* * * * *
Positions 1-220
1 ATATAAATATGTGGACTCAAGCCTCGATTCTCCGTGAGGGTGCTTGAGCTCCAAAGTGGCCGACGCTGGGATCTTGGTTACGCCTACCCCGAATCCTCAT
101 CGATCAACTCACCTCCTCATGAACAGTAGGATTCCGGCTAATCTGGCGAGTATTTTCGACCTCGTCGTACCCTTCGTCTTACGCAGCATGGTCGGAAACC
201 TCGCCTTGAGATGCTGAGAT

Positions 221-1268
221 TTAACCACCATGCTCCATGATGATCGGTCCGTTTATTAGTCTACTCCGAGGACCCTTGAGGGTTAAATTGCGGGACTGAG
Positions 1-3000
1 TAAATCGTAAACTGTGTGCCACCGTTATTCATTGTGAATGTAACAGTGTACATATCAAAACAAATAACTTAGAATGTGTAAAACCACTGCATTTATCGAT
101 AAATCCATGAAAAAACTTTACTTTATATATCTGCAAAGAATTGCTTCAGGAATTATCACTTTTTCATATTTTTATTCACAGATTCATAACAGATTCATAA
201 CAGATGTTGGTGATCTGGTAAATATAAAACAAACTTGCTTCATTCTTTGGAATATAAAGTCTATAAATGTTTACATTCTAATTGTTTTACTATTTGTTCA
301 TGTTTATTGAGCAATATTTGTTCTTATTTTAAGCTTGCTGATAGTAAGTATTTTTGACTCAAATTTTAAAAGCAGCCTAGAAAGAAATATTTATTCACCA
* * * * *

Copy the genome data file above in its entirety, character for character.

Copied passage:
Positions 1-220
1 ATATAAATATGTGGACTCAAGCCTCGATTCTCCGTGAGGGTGCTTGAGCTCCAAAGTGGCCGACGCTGGGATCTTGGTTACGCCTACCCCGAATCCTCAT
101 CGATCAACTCACCTCCTCATGAACAGTAGGATTCCGGCTAATCTGGCGAGTATTTTCGACCTCGTCGTACCCTTCGTCTTACGCAGCATGGTCGGAAACC
201 TCGCCTTGAGATGCTGAGAT

Positions 221-1268
221 TTAACCACCATGCTCCATGATGATCGGTCCGTTTATTAGTCTACTCCGAGGACCCTTGAGGGTTAAATTGCGGGACTGAG
Positions 1-3000
1 TAAATCGTAAACTGTGTGCCACCGTTATTCATTGTGAATGTAACAGTGTACATATCAAAACAAATAACTTAGAATGTGTAAAACCACTGCATTTATCGAT
101 AAATCCATGAAAAAACTTTACTTTATATATCTGCAAAGAATTGCTTCAGGAATTATCACTTTTTCATATTTTTATTCACAGATTCATAACAGATTCATAA
201 CAGATGTTGGTGATCTGGTAAATATAAAACAAACTTGCTTCATTCTTTGGAATATAAAGTCTATAAATGTTTACATTCTAATTGTTTTACTATTTGTTCA
301 TGTTTATTGAGCAATATTTGTTCTTATTTTAAGCTTGCTGATAGTAAGTATTTTTGACTCAAATTTTAAAAGCAGCCTAGAAAGAAATATTTATTCACCA